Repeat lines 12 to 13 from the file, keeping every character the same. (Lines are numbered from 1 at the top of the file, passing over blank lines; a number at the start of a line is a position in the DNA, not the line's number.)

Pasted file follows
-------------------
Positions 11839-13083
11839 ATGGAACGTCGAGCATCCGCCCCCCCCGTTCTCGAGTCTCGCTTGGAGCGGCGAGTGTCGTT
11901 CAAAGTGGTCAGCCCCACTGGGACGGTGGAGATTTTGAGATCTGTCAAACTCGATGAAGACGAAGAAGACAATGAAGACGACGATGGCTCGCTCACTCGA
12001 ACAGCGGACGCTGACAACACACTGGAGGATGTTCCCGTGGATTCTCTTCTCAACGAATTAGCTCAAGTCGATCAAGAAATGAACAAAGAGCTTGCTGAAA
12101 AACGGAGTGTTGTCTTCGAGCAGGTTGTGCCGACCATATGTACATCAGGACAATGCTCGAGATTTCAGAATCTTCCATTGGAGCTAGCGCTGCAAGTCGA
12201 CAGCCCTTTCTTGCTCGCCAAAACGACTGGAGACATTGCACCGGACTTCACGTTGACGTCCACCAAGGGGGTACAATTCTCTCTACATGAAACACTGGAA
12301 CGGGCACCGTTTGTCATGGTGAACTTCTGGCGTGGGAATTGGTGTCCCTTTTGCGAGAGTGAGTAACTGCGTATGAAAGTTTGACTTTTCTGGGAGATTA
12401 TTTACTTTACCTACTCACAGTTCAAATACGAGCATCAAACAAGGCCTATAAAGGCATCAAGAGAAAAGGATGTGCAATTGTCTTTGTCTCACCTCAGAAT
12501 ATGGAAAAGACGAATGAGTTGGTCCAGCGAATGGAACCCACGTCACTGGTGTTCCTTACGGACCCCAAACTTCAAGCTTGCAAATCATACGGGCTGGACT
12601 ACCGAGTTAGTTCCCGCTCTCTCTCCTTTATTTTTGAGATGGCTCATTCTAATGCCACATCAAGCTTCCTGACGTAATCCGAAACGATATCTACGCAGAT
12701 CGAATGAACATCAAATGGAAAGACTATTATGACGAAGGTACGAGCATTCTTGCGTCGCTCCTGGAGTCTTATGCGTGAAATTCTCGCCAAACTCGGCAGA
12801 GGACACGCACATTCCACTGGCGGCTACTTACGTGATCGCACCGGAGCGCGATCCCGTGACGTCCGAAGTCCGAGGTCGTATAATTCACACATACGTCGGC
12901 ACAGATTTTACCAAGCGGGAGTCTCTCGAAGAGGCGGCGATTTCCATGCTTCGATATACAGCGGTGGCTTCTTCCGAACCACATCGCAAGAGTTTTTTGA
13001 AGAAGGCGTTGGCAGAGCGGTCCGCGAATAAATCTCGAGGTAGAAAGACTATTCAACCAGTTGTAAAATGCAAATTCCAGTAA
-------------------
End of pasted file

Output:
12801 GGACACGCACATTCCACTGGCGGCTACTTACGTGATCGCACCGGAGCGCGATCCCGTGACGTCCGAAGTCCGAGGTCGTATAATTCACACATACGTCGGC
12901 ACAGATTTTACCAAGCGGGAGTCTCTCGAAGAGGCGGCGATTTCCATGCTTCGATATACAGCGGTGGCTTCTTCCGAACCACATCGCAAGAGTTTTTTGA